Is controlled heroin use an option for people suffering from addiction? At first, you would probably answer with a resounding “no.” How could a partially legal distribution of a drug that kills people across America be a viable part of society? Nevertheless, numerous addicts across our country have speculated about the possibility of using heroin without developing severe addiction in the first place. Despite decades of contradictory evidence and scrutiny in the medical profession, some research has unearthed the possibility that people can use heroin without developing addiction. Is this possible, at all? Can heroin users consume their drug without suffering from a mental illness? Let’s take a closer look and find out some more information about this controversial subject.

Not Everyone Becomes an Addict

IS CONTROLLED HEROIN USE A VIABLE OPTION FOR ADDICTS?For two decades, Dr. Norman Zinberg (Harvard Medical School) has conducted experiments to test the addictive nature of drugs like heroin. During his tests, he discovered that not everyone who uses this powerful opioid will succumb to addiction. In fact, Dr. Zinberg speculates that factors like a person’s current mental state (set) and their environment (setting) played a huge role in determining susceptibility to this mental problem. As far back as 1962, he speculated that the fear of opioid addiction among doctors was stemming from a cultural stigma and noted how a small number of patients who received opioids actually became addicts.

Maintaining Control

As part of the progression of his work, Dr. Zinberg proposed that rituals and social sanctions determined a person’s likelihood for heroin addiction. Simply put, predictable behavior patterns (rituals) and values (social sanctions) serve as risk factors for this mental illness. Nowadays, Dr. Zinberg’s reports have been recorded in the Diagnostic and Statistical Manual of Mental Disorders, establishing a stark difference between opioid use disorder (a legitimate mental illness) and opioid withdrawal (symptoms which can happen to people who are not addicts).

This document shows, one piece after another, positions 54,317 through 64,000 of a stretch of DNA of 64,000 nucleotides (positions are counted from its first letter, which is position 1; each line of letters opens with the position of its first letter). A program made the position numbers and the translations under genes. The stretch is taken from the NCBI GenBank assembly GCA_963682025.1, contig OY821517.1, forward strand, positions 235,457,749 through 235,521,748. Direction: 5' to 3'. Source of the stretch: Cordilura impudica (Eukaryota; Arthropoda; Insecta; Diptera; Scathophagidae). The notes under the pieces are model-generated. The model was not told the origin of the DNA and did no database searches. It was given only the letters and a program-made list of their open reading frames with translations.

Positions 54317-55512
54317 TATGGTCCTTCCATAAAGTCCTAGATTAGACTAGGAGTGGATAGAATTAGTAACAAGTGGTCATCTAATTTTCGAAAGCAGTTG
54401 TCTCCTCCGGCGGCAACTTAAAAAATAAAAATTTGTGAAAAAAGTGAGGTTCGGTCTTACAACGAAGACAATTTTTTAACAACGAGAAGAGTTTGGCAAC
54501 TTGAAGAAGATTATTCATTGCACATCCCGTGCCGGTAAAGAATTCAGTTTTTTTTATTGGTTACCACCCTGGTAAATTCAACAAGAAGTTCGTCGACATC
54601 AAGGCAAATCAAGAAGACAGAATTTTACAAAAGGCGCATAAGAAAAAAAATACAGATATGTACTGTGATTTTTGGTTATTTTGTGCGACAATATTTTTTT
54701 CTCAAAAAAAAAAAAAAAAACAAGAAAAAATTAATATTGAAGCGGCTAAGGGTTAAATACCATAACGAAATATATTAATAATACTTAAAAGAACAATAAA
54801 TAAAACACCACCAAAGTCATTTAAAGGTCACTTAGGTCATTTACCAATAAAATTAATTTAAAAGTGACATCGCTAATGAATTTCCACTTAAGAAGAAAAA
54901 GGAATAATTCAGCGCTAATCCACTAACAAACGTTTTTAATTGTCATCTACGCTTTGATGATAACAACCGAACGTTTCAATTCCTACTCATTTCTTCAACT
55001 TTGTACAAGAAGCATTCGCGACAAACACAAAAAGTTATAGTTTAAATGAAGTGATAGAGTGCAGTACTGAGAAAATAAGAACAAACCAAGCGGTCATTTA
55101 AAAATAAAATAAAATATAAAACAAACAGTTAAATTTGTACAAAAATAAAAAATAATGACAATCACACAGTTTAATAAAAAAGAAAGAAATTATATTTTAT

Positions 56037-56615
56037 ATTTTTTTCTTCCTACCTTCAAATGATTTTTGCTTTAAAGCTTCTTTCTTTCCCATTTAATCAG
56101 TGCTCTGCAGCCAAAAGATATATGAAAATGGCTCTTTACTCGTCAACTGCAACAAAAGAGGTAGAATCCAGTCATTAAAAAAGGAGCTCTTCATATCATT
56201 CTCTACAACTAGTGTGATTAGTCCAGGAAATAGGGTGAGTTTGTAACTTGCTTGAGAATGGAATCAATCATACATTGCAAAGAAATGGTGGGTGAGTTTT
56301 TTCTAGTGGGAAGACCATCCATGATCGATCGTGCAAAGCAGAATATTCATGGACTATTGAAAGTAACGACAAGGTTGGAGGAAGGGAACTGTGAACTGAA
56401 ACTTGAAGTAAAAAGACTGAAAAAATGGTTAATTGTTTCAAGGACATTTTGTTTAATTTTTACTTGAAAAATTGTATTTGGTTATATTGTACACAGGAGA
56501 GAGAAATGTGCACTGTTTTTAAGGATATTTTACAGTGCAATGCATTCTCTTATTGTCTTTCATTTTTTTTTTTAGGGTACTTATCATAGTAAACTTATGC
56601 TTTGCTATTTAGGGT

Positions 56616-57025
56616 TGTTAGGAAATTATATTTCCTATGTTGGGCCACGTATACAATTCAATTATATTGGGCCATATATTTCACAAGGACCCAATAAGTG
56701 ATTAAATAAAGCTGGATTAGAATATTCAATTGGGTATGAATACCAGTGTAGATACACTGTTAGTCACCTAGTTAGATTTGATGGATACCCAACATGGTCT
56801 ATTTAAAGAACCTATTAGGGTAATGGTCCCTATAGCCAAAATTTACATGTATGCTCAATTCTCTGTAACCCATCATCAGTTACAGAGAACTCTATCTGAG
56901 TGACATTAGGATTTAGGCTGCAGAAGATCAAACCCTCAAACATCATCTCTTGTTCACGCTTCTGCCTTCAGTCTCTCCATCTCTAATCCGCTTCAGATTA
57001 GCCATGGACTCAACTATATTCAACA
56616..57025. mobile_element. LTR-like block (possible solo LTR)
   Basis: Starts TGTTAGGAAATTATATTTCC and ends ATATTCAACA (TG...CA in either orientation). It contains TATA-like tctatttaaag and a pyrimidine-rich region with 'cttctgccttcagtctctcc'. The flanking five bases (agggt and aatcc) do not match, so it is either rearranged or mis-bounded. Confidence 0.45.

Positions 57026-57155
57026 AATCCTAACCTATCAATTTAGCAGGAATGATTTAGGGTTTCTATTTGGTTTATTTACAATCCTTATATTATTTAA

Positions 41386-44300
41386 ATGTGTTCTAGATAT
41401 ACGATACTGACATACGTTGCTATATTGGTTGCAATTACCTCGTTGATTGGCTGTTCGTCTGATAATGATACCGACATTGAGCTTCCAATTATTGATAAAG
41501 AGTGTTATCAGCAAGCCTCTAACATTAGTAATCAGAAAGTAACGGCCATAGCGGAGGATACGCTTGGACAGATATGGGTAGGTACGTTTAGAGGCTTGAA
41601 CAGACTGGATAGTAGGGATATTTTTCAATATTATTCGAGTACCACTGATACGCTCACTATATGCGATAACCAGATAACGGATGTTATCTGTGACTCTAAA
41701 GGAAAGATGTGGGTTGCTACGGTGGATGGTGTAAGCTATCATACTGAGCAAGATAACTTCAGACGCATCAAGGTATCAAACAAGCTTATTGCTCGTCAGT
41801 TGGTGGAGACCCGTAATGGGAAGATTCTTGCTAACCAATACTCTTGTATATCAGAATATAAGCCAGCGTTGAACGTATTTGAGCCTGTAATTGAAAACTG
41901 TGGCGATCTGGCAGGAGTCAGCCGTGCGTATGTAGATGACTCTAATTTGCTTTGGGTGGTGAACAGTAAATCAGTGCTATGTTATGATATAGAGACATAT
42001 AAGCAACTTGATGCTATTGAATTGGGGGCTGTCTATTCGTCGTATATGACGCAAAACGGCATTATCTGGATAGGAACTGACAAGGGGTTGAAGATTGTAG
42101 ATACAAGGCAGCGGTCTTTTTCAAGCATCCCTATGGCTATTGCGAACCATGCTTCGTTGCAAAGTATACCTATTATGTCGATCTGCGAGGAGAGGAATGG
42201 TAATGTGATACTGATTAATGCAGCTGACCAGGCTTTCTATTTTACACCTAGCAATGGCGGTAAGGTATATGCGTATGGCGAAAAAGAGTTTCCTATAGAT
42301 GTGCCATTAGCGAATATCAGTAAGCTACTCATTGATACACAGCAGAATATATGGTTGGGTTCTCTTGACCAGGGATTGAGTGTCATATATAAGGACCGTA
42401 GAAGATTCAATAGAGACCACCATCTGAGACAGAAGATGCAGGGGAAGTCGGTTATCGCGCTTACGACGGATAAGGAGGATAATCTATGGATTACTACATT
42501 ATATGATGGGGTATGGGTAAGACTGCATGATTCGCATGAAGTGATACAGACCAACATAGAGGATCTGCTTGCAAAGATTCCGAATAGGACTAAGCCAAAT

Despite the legitimacy of these studies, however, we must keep in mind that heroin is a terribly addictive and extremely harmful substance.

Seeking Treatment for Heroin Addiction  

Long-term and short-term heroin use is extremely dangerous and can wreak havoc on the bodies and minds of you and your loved ones. Likewise, you face a high risk of contracting viruses or diseases through unclean needles, which can further damage your physical and mental state. The time to take back control of your life is now. If you, your friends, or loved ones are suffering from drug abuse or addiction (or a form of dependency) and require in-depth, rigorous care, get in touch with Asana Recovery today. Our counselors and healthcare experts are ready to walk you through every step of the detox and withdrawal process and rehabilitation and guide you towards living a happier, healthier, and freer lifestyle.

Remember that heroin does not have control of your life. Only you do. If you are interested in one of our residential treatment or supervised detoxification/withdrawal programs, we are ready and waiting to speak with you at your disclosure. Call Asana now at (949) 438-4504 to learn how to overcome your drug abuse or addiction troubles today.